Filmmaker Orson Oblowitz was able to attract such a strong cast to his low-budget film “Showdown at the Grand” because it came down to “actors who were willing to sit in a basement rather than have motorhomes and eat tacos.”

And one of those actors ended up being Oscar-nominee and “Empire” star Terrence Howard who plays a proud movie theater owner who must defend his family and business from evil corporate developers. “Showdown at the Grand” is available on digital platforms.

Oblowitz explains that getting Howard to agree to be in his film was a matter of luck. One of the producers of the film knew Howard’s wife.

“It was just an email. There were no agents. No managers. Nothing,” Oblowitz says. “Then it was a conversation, and we were like ‘we are doing this together.’ He said ‘don’t worry about it, we will figure it out’.”

And that is what they did. Howard took on the role of George Fuller, a fan of not only cinema but of the theater where the movies are shown. Movies helped him get through his childhood and now they have become his life. That is why he is ready to defend that world when it is threatened.

It was the sensible nature of Fuller that was such a big attraction for Howard that he agreed to take on the film.

“He loved his simple world,” Howard says. “All he wanted to do was maintain the status quo and the traditions of his neighborhood. He didn’t care if he had enough money to have a mansion. He was very happy with the things that he had and what life had given him and didn’t mind sharing that with his community.”

Howard’s explanation of his character in “Showdown at the Grand” sounds a little like he is talking about himself. The Chicago native has been sharing his acting talents with TV, film and stage audiences since the mid-90s.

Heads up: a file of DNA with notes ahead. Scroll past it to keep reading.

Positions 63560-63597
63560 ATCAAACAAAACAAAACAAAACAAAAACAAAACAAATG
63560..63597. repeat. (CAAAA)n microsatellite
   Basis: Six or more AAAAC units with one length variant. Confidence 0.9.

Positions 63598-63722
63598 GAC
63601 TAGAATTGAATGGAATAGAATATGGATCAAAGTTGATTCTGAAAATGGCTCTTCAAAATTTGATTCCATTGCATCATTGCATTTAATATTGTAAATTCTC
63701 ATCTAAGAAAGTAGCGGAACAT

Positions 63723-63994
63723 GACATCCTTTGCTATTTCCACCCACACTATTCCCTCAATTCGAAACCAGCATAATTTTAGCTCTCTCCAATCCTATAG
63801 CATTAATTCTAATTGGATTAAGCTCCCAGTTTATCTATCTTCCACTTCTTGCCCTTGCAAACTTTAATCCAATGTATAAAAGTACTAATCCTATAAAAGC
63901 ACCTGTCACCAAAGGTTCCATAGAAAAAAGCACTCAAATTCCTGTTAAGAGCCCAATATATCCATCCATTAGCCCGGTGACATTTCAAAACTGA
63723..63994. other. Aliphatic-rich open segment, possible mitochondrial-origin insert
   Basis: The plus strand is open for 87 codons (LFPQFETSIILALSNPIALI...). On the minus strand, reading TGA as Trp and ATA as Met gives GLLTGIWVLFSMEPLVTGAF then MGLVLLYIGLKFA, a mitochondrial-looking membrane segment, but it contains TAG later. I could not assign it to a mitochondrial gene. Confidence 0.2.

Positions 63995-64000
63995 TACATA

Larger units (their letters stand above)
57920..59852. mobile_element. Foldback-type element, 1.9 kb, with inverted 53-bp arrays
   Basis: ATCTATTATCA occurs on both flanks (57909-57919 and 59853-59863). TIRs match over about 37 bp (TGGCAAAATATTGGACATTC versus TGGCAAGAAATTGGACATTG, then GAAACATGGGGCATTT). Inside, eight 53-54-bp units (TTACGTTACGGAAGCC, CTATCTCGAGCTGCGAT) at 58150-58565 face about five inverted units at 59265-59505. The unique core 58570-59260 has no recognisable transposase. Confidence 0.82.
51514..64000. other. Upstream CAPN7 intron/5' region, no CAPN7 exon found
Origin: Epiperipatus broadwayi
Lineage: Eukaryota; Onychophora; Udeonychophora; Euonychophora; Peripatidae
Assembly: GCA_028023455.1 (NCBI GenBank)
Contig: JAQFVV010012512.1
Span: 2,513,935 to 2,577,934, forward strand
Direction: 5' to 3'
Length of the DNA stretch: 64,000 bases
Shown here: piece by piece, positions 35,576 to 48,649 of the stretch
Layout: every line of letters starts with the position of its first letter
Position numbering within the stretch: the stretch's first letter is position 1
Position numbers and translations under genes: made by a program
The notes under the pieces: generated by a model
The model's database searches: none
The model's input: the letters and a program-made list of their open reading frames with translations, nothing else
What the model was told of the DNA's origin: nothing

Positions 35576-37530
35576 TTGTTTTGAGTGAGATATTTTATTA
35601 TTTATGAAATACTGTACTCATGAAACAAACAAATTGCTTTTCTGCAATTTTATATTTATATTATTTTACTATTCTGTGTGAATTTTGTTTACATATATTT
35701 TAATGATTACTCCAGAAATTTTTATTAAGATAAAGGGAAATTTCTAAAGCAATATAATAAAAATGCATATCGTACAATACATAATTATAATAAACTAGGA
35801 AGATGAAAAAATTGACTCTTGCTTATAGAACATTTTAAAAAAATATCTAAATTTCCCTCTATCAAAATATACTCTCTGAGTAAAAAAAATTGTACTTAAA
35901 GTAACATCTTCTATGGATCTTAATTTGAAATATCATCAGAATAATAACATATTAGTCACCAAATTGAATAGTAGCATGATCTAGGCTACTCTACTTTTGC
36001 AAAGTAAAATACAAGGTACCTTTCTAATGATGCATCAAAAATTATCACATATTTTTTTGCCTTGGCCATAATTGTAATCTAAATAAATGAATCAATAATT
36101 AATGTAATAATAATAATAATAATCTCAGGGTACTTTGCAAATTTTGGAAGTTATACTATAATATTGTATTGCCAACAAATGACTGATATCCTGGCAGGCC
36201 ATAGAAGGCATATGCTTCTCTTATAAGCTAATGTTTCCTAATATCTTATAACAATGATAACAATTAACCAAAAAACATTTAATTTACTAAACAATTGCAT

Along with the role that earned him the Oscar nomination, “Hustle & Flow,” Howard’s credit includes “Mr. Holland’s Opus,” “Big Momma’s House,” “August Rush,” “The Brave One” and “Iron Man.” His most notable work on TV was as Lucious Lyon in “Empire.”

“Showdown at the Grand” also allowed Howard to play the kind of strong character he has looked for in past projects. Howard calls himself a “bit of a dinosaur in this business” when it comes to the way he thinks.

“I believe in what Rick Bentley Jordan Peterson said in that men are supposed to be dangerous,” Howard says. “That men are supposed to be unpredictable and what virtue is there is in being a gentle man if there is not the threat of you being a violent man.

“The virtue is being able to maintain yourself and not turn to the violence. I loved that about George.”

One way Howard was able to show the vulnerable and strong side of Fuller was through the wardrobe. Through much of the film, Howard wears a look that is best described as an urban cowboy. It reflects Fuller’s youth where he would play with a toy gun and the strength he has to show as an adult to protect the world that he loves.

It all started with the selection of the cowboy hat that Fuller would wear. Once Oblowitz handed Howard that piece of wardrobe he knew that once he put on the hat, he would have to have the right pair of boots.

Howard’s attention to detail was so precise that when Fuller would have his pants legs tucked into the boots, he was ready to present to moviegoers his world. Once the pants became untucked, Fuller was ready to go to war.

“Everything played its part,” Howard says. “We only had one gun belt and it was the same gun belt we used for the little boy [playing the young Fuller]. It was the belt that he had when he was 8 years old. The fact that he wore that same belt let me know he was high-functioning autistic.”

Oblowitz not only landed the big cinematic fish with Howard but he also was able to lure veteran performer John Savage and action genre icon Dolph Lundgren. The task fell to Lundgren to pay the fading action film star who has been an obsession for the movie theater owner for years.

Producers kept suggesting other actors for Lundgren’s role but Oblowitz – who also wrote the script – had always envisioned Howard in the role.

“I’ve been a lifelong fan,” Oblowitz says. “I can remember seeing ‘The Punisher’ for the first time when I was a kid. I remember sitting in my living room seeing it on TV. ‘I Come in Peace’ is one of my favorite action films.”